hero image

Chronic inflammation is a significant factor in cancer development, accounting for around 20% of cases. Researchers have identified a molecular pathway connecting inflammation and cancer and found that statins, a type of cholesterol-lowering medication, can disrupt this link.

Statins could help treat cancer

The recent study in Nature Communications by researchers from Massachusetts General Hospital and Harvard Medical School investigated interleukin-33 (IL-33), a protein released by damaged cells to signal the immune system. While IL-33 normally prompts beneficial inflammation to fight infection or aid healing, persistent high levels in chronic inflammation promote tumor growth.

Scientists have discovered a connection between statins and cancer development. They found that the production of IL-33, a protein associated with cancer, is triggered by a signaling pathway involving toll-like receptors (TLRs), TBK1, and IRF3 proteins. TLRs detect molecular patterns linked to pathogens or cell damage, activating a cascade that leads to the activation of IRF3 and the subsequent expression of the IL-33 gene.

Researchers found that pitavastatin, a statin drug, disrupts inflammatory processes. Statins are commonly used to reduce cholesterol and heart disease risk by inhibiting HMG-CoA reductase, a key enzyme in cholesterol synthesis.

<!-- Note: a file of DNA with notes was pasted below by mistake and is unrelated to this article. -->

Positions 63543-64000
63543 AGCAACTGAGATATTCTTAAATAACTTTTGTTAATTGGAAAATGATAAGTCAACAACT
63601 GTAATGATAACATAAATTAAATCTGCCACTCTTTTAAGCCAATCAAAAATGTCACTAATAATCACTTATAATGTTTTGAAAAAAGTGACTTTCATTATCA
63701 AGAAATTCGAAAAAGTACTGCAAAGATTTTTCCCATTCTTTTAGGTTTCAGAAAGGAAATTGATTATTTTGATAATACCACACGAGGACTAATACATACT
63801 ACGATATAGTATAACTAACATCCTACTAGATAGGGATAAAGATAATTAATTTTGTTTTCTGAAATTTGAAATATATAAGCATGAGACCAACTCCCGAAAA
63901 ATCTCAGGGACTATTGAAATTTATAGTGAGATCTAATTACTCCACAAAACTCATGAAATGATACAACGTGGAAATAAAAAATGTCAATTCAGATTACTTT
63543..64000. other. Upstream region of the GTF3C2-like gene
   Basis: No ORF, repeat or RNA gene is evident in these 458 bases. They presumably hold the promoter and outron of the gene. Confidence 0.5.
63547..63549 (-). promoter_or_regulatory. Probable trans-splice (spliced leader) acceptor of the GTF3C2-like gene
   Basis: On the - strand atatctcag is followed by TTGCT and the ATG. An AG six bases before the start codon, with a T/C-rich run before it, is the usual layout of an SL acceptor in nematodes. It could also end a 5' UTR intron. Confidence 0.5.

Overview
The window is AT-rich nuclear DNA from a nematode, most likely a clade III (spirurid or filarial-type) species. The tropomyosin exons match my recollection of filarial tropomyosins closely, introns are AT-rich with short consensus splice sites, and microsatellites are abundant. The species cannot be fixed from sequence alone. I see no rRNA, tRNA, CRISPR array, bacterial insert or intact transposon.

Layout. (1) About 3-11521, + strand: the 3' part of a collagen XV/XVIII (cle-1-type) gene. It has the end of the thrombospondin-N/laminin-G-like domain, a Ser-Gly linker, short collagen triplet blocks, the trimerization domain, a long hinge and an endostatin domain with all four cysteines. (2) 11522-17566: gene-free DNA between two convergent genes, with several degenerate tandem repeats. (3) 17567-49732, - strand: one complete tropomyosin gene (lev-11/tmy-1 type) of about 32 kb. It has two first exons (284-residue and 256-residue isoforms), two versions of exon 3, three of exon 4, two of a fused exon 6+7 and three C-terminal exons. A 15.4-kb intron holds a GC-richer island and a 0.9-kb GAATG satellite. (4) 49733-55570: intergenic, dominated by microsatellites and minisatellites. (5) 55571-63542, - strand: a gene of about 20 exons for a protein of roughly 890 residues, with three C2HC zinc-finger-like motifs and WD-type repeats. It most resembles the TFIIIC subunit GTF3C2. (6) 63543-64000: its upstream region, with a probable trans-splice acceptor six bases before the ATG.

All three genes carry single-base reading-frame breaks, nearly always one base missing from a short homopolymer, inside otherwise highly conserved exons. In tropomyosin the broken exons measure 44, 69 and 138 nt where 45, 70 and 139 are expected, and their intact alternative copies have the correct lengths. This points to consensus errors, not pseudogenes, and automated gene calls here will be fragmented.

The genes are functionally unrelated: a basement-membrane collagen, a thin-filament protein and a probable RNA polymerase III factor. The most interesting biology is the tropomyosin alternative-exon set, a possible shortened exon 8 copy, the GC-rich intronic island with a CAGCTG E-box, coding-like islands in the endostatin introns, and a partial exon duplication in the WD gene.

Pitavastatin, a type of statin medication, decreases levels of geranylgeranyl diphosphate (GGPP), a crucial molecule. GGPP is necessary for activating TBK1, a vital part of inflammatory signaling. Lower GGPP levels due to pitavastatin lead to reduced TBK1 activation, consequently inhibiting IL-33 production.

Pitavastatin reduces inflammation and IL-33 levels

Interestingly, pitavastatin treatment showed significant reduction in inflammation and IL-33 levels in mouse models of inflammatory skin conditions and pancreatitis, a risk factor for pancreatic cancer. Additionally, in mice engineered to develop pancreatic cancer, pitavastatin slowed tumor progression and prolonged survival.

The study highlighted the significance of IRF3 and IL-33 in pancreatic cancer through analysis of human samples. It was found that patients using pitavastatin had reduced risk of pancreatitis and pancreatic cancer compared to users of other cholesterol-lowering medications.

Dr. Shawn Demehri, a principal investigator, emphasizes the link between chronic inflammation and cancer, focusing on how environmental toxins contribute to this process in the skin and pancreas.